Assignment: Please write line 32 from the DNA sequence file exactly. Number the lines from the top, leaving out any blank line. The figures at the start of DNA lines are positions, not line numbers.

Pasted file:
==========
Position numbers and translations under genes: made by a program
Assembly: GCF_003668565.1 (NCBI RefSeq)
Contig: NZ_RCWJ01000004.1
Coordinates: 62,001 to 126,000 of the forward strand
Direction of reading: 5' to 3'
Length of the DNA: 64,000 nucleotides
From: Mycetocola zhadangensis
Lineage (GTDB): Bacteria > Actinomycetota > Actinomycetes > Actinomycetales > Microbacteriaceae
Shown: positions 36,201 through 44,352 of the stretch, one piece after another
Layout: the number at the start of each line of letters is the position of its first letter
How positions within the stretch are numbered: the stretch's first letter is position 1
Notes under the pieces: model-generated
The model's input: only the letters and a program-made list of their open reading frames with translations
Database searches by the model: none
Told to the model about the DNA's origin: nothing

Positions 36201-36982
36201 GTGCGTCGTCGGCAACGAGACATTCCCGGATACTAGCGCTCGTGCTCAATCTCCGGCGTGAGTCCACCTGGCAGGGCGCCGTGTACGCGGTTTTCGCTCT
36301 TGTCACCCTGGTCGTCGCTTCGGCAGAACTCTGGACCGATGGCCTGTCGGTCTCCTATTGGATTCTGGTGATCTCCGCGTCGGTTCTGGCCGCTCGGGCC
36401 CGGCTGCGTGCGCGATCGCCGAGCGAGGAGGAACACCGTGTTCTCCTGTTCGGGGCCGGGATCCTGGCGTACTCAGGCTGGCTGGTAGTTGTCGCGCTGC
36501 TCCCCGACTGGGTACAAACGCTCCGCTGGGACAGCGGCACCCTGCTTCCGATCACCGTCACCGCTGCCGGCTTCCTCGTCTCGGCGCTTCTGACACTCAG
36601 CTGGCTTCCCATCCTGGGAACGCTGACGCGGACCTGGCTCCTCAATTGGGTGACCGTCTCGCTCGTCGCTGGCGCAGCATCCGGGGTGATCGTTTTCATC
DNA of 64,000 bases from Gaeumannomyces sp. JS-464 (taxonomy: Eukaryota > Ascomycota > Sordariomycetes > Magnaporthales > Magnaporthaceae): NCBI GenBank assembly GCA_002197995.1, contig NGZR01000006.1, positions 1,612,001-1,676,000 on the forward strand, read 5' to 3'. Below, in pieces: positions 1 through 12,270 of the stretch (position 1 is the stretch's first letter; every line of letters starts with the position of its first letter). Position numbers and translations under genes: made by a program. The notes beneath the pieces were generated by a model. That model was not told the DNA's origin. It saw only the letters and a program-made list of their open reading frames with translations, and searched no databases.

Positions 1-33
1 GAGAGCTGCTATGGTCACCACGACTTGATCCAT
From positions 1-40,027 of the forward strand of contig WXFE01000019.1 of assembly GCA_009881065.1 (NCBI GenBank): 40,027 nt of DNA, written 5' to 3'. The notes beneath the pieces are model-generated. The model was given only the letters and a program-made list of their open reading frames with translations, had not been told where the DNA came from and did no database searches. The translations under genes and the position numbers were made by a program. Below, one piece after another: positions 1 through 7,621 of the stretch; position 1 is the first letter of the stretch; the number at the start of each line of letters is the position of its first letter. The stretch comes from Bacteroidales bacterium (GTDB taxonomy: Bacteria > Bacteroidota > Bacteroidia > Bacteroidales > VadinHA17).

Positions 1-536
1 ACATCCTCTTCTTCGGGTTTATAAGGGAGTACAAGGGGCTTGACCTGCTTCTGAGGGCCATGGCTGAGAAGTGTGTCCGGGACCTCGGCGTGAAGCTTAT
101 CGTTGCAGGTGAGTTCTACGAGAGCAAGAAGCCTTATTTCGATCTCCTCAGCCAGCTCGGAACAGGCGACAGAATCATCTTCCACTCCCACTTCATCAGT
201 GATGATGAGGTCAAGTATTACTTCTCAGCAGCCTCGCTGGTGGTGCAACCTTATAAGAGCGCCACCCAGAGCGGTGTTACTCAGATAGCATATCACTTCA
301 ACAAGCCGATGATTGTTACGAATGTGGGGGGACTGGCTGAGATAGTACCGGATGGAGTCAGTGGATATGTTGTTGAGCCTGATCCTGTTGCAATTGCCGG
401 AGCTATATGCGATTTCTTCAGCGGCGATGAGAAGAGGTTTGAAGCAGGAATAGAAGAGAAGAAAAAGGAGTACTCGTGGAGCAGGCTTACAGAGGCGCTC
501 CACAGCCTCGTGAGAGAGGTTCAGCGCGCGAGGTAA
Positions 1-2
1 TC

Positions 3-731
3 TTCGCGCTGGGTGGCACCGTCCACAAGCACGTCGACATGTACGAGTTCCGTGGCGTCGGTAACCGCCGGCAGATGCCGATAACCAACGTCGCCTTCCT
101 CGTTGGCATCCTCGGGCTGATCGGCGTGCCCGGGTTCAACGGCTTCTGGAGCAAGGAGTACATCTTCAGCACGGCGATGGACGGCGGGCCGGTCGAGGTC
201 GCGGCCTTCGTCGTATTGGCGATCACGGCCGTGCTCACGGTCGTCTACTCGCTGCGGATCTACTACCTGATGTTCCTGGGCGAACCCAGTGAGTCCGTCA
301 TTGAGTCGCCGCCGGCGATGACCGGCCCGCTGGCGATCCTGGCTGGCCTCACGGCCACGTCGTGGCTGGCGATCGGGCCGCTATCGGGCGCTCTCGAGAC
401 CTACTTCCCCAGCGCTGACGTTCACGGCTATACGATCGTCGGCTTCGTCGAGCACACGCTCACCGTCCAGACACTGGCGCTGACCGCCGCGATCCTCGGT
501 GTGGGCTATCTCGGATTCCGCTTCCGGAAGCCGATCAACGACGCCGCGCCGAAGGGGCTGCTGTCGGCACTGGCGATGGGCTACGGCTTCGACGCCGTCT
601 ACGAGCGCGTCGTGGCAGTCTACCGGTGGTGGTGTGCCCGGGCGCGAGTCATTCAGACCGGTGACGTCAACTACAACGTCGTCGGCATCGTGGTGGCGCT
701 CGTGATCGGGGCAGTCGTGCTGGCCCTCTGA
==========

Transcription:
501 CACAGCCTCGTGAGAGAGGTTCAGCGCGCGAGGTAA